By Dan Reynolds
The economic challenges of the past couple years did not leave the world of capital campaigns untouched. Many projects that were being considered by nonprofit boards were placed back on the shelf. Some initiatives came to a screeching halt. Other organizations that were in the planning mode continued to plan, extending the preparation period in hopes that the economic situation would resolve. Many who were in the midst of campaign implementation struggled to convert pending calls into donations. Volunteers lost confidence in soliciting commitments, and as a consequence, many calls were left unmade. It has been a tough year for most in the independent sector. Still, some organizations have been extremely successful despite the crisis. There is one campaign that comes to mind that raised nearly twice its original campaign dollar goal in the middle of the recession. A combination of factors seemed to align for Guardian Angel Settlement Association, propelling its project forward. It wasn’t easy for this organization that had not conducted a major campaign in 150 years. The staff had to dig deep. Campaign chairs and volunteers had to call more prospects and work harder to close commitments. GASA strategically motivated donors with a challenge gift from a lead benefactor, and a hard match from a foundation donor was leveraged to provide an added sense of urgency. As the economy slowly steadies, we can expect to see a fairly crowded field for campaigns in 2011. The resurgence of pre-campaign planning efforts and feasibility studies suggests that organizations and boards are feeling confident to test their visions and embark on major initiatives. The following are some distinguishing characteristics that will set successful campaigns apart from those that might not be so successful in the coming months.
• Those who’ve employed methodical cultivation and relationship building over the past several months will be better positioned to attract top leadership.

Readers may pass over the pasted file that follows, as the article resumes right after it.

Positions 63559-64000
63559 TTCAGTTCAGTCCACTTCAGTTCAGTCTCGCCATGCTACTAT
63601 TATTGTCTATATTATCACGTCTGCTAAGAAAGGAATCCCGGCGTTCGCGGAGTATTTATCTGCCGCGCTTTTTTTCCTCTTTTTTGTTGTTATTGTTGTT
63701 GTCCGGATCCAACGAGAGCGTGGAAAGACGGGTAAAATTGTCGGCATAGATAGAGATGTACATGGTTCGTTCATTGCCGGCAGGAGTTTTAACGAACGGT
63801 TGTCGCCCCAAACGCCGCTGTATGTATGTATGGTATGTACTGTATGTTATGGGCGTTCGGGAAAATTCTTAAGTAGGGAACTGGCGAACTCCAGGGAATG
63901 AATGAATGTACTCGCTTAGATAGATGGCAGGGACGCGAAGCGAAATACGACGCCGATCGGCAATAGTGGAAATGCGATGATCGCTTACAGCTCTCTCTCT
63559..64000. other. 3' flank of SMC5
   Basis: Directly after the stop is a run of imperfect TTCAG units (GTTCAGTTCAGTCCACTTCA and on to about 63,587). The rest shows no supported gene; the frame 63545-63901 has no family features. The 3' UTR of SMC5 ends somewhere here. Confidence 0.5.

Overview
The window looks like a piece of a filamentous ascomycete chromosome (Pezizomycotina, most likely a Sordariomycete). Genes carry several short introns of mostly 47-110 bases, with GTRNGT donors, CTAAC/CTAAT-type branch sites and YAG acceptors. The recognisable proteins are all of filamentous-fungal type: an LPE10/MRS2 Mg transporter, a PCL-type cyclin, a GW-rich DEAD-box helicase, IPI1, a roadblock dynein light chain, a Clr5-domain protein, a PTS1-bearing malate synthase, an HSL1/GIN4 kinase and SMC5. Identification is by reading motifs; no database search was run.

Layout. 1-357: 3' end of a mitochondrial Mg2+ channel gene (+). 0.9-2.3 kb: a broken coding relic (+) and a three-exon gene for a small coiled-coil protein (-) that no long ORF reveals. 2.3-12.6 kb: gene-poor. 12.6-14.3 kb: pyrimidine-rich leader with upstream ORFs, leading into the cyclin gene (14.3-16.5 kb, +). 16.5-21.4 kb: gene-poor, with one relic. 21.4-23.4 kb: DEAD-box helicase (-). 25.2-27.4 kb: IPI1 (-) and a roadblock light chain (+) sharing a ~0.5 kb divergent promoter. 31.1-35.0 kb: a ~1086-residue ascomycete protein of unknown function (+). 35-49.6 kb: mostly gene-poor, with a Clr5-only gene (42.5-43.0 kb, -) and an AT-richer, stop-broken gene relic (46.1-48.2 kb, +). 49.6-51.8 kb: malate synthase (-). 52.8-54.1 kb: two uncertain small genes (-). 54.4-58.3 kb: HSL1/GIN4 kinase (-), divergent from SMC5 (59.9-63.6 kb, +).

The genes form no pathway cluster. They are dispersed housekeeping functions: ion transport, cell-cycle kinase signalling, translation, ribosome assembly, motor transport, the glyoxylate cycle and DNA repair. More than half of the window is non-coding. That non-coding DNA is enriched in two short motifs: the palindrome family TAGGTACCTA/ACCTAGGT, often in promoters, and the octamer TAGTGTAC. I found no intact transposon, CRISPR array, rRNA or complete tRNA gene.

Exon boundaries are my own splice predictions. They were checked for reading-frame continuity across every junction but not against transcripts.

• Organizations should be bold in forming new partners and ambassadors, beyond the board.
• Nonprofits that truly know their donors, and have effectively managed their donor data, will be better able to match donors’ goals with the aspirations of their projects.
• Nothing adds momentum to a campaign ike a leadership-level financial commitment. Campaigns must keep their focus on gifts of impact.
• Organizations that plan well and develop sound approach strategies will increase their odds of campaign success.
• Nonprofits that invest in building the capacity of development operations will see return on investment.
• Conducting a pre-campaign assessments and feasibility studies are prudent exercises that validate project goals and assumptions and develop effective campaign strategies.
• Agencies and boards that have chosen to put their heads in the sand over the past several months will have a hard time catching up.
• The case for support must be refined to ensure that it is urgent.
• The case must be honed to meet the goals of the donor and compel the prospect to action.
• Strong case statements provide scope as well as specific, scalable and measurable
• Projects should explore opportunities to merge and truly collaborate with others who share goals on major initiatives.
• Organizations that are entrepreneurial and use the market to achieve social goals will stand out.
• Nonprofits will need to be more creative in campaign implementation by:
– Offering flexible pledge periods, including projected start dates.
– Including planned giving strategies in solicitations.
– Seeking and creating opportunities for challenge gifts and matching grants.
• Attitude, enthusiasm and passion mean everything.
• If you don’t think it’s possible, you’re right.
• If you believe you can do it, you probably can – or at least come close.
(Dan Reynolds is President of Reynolds Nonprofit Consulting, LLC., a St. Louis based fund development consultant specializing in capital campaigns and capacity building for nonprofit organizations.)